7 February 2016

Historical Sew Monthly: #1 Procrastination

In line with my previous attempts at the Historical Sew Fortnightly/Monthly challenge, I'm starting a new year with actually doing the challenge. Let's see how long it lasts this year... ;)

Procrastination was right up my street (*looks balefully at stack of UFOs*). For this challenge, I picked up a ball of delicious dk-ish weight Gotland yarn that's been sitting in my stash unused for approximately 7-8 years (!).

Before this project, my naalbinding skills were passable. I'd done two pairs of very short socks in Danish stitch ages ago. However, I'd never really learnt to do naalbinding well and I'd never learnt the on-thumb method that is pretty essential for doing the more complicated, documentable stitches.

Rather lumpy and badly shaped socks. I said my prior skills weren't that great!

To learn the on-thumb method, and some authentic medieval stitches, I went to the most excellent website, Neulakintaat, by Sanna-Mari Pihlajapiha. She has the most comprehensive and accessible compendium of naalbinding stitches that is on the web.

I chose the Oslo stitch (Hansen notation UO/UOO F1, Kaukonen notation 1+1) as there are two extant medieval mittens that use this stitch, one of which is from the 14th Century:

Naalbound mitten in Oslo stitch, from Oslo, Norway (C28155). Medieval.
(Source - please let me know if you know the museum it's housed in!)

Naalbound mitten in Oslo stitch, from Lund, Sweden. c. 1300-1400.
- please let me know if you know the museum it's housed in!)

Looking at these mittens, I can see two key features: a rounded start for both mitten and its thumb; a mitten that is wider below the thumb than above it but that does not have major taper below the thumb.

I followed the instructions on Neulakintaat for a round start with Oslo stitch, how to make a thumb and how to finish at the cuff. To get the increase in width below the thumb without major taper, I simply made the hole for the thumb with more stitches (~15 stitches) on the lower side vs. the upper side (~10 stitches). I then decreased in the corners when making the thumb to ensure the thumb did not end up too large. I did not do any increases in the mitten itself, barring those used to make the round tip.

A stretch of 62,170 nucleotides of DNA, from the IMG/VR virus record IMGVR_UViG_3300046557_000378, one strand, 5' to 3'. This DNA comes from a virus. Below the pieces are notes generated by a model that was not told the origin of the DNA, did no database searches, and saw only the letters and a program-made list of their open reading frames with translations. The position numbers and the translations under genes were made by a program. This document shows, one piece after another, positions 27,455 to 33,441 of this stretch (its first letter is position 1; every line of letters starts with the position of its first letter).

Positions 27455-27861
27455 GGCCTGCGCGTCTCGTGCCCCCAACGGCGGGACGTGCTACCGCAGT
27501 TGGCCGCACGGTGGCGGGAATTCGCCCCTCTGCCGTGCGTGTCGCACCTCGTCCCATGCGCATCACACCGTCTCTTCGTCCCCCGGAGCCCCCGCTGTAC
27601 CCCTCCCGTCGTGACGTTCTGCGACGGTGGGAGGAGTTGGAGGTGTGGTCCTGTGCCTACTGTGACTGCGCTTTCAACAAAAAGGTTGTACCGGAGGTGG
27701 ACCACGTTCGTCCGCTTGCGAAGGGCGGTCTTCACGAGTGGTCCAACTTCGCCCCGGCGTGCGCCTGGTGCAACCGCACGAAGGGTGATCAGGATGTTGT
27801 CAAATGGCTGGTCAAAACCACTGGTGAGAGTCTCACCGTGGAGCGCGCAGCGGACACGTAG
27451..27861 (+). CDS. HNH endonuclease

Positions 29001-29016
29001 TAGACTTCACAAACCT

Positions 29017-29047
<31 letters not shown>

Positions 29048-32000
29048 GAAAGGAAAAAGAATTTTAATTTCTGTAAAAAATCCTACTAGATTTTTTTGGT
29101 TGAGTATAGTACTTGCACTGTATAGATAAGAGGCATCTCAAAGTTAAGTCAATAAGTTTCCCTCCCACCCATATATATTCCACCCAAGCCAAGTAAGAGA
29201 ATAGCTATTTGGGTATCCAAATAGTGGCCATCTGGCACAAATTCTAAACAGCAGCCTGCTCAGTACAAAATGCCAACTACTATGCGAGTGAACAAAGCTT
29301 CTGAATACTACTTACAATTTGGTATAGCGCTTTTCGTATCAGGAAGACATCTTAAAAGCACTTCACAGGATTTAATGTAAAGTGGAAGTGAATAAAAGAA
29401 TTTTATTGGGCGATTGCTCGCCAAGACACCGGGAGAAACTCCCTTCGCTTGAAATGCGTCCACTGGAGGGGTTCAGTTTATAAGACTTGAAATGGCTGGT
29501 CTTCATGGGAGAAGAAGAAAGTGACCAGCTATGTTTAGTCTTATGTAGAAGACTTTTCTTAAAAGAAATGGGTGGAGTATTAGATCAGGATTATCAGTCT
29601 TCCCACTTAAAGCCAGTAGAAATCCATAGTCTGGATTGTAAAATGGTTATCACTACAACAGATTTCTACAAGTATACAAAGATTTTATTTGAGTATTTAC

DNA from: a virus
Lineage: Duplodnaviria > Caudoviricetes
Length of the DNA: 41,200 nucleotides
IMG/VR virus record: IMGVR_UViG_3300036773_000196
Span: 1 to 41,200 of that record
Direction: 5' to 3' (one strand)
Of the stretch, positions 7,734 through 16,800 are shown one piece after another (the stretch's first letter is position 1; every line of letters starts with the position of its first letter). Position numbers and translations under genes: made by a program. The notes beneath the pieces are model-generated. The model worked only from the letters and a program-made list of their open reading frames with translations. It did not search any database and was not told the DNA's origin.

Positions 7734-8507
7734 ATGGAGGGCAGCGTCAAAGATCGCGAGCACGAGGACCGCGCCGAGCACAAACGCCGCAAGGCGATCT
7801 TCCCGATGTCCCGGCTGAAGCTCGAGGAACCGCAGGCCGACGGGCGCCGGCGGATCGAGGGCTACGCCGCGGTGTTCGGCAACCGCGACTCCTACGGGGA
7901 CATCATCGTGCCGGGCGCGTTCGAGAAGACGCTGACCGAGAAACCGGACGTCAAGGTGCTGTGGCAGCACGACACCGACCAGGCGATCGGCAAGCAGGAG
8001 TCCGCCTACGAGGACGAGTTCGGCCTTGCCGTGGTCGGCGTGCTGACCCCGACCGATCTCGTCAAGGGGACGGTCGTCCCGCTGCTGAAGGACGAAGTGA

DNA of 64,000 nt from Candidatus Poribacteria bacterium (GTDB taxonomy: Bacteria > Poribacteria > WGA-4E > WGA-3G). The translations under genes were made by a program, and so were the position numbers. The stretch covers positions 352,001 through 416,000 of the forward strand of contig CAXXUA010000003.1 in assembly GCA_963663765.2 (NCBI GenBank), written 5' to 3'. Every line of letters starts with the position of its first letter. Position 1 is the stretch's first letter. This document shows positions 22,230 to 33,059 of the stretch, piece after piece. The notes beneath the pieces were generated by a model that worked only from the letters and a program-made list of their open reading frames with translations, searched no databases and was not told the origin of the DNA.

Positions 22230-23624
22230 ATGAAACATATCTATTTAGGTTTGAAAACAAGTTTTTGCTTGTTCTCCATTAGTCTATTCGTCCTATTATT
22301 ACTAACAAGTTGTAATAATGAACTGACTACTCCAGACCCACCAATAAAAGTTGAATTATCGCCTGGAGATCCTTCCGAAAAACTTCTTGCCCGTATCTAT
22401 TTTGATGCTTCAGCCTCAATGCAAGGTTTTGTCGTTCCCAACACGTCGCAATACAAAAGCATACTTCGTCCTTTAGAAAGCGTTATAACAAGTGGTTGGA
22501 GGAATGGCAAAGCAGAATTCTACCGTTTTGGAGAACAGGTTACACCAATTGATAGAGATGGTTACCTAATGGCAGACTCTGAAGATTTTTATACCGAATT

As suggested on Neulakintaat, I worked the two mittens simultaneously, stage by stage, to ensure that the mittens were identical. This also dealt with the dreaded "second sock (or, rather, second mitten) syndrome" and ensured that this project did not become yet another UFO! Not only that, but I actually finished them more than a week before the challenge deadline (although hadn't managed to photograph them until now.

...and after

So, on to the stats:

The Challenge: 2016 #1: Procrastination
Material: 1x ball of roughly dk-weight Gotland (grey) yarn
Pattern: none, but using instructions on Neulakintaat
Year: 1370 ish
Notions: none
How historically accurate is it? 75% ish? The pattern is good, the stitch is correct but I'm unsure of the yarn (e.g. ply, twist, thickness) and Gotland is an improved version of the Gute sheep breed that was around then so it is not directly comparable (and even then, I'm not even sure if the Gute would be the sheep of choice for a project like this in the 14th C).
Alternatively, about 0% as I do Welsh 14th C not Scandinavian and there are no examples of naalbinding in Britain (barring the Jorvik sock of c. 10th C which is likely a Scandinavian import). Ah well. *sigh*
Hours to complete: I honestly don't know as they were done in fits and starts over nearly 2 months. At a very rough guesstimate, between 10 and 20 hours?
First worn: If you don't count showing them off in the house, then not yet.
Total cost: I can't recall what the yarn cost but to buy now it'd probably be about £10-20 (GBP) per ball and I used just under 1 ball.

Unfortunately, this project did't entirely work as a stash-buster as I still have just over one ball of Gotland yarn left. Hmmm... what to do, what to do?

Awaiting an idea...

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